Freeze-drying preserves food for many years while retaining the nutrient content.

Since freeze drying requires a specifically built freezer dryer, it is usually done only commercially.

Preserving food by dehydrating

Dehydrating is one of the oldest methods of food preservation. Dehydrating works by removing the water from food, thereby reducing the growth of microbes that cause spoilage. Dehydrated food has a long shelf-life and can be stored for up to 5 years under the proper conditions. In this method, the moisture content is lowered to the point where the activities of these microorganisms are inhibited. Bacteria are inactive at water activity below 0.9. Most of the microorganisms cannot grow at water activity below 0.88. Drying reduces weight and volume of foods, facilitates food storage, packaging, and transportation, and also provides different flavors and smells (1).

Food has been dehydrated by natural sun-drying for ages. Now there are electric dehydrators which can be used at homes. Food can also be dehydrated using an oven or a microwave.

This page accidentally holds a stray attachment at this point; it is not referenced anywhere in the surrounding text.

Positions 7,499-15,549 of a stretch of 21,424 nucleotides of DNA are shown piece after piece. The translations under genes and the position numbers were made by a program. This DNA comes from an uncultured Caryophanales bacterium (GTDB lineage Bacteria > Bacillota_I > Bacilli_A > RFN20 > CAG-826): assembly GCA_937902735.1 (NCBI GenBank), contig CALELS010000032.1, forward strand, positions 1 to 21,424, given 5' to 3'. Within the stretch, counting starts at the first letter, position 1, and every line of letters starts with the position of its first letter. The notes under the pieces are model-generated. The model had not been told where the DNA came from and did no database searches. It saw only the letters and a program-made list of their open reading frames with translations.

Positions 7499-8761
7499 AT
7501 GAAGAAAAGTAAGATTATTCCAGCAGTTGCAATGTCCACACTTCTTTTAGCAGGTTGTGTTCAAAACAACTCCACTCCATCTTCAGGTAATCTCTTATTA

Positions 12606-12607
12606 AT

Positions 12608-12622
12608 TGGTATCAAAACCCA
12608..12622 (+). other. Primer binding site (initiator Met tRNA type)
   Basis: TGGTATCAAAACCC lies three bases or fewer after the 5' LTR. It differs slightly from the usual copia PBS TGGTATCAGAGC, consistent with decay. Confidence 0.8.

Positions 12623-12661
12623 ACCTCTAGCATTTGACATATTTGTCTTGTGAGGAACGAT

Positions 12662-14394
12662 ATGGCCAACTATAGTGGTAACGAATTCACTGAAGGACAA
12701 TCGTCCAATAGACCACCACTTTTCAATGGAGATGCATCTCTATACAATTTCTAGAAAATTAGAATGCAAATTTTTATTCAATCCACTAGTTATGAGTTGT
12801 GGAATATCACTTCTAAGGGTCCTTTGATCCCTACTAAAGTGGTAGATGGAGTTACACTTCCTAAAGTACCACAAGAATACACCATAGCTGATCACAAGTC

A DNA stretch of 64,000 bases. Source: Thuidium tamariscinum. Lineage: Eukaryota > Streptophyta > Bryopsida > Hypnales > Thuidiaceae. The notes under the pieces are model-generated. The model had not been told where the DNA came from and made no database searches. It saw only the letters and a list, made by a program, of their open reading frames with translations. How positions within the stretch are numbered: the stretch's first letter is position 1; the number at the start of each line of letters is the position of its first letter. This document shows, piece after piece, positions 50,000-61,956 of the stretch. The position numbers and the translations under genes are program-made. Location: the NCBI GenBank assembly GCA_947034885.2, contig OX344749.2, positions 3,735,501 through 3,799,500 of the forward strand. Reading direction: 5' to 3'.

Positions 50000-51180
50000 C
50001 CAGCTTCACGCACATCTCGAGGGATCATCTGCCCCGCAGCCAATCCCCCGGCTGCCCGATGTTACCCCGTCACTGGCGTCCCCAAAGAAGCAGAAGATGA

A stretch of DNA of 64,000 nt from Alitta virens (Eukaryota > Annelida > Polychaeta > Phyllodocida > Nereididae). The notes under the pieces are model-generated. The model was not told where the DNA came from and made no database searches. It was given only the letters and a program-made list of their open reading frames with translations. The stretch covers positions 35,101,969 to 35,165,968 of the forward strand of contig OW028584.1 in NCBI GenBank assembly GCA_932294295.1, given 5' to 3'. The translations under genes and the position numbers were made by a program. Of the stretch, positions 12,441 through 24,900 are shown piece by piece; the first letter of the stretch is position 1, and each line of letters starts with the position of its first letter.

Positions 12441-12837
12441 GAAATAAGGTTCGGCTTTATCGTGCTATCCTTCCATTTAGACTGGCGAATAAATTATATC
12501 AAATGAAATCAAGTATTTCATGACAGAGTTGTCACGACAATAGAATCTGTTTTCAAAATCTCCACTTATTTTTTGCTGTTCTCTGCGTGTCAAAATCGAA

Preserving food by pickling

Pickling is a method of preserving food by immersing in a solution of acidic brine or vinegar. 

The production of vinegar is by fermentation of alcohol. Acetobacter converts alcohol to acetic acid in the presence of excess oxygen. Vinegar provides an acidic condition which creates an unfavorable condition for microorganism growth. Under this method, food products are preserved as pickles, relishes, etc (1). 

Pickling adds a distinct flavor to food and pickles are used as side dishes and garnish in many cuisines.

Properly produced pickles can be stored for about a year. However, they must be refrigerated after being opened.

Some commonly pickled fruits and vegetables include mangoes, cucumber, limes and radishes.

Pickles have a high content of sodium due to all the salt added for pickling. So eating large portions of pickles is not recommended. Pickles are also not recommended for people with hypertension and cardiovascular diseases due to the high sodium content. 

Preserving food by fermentation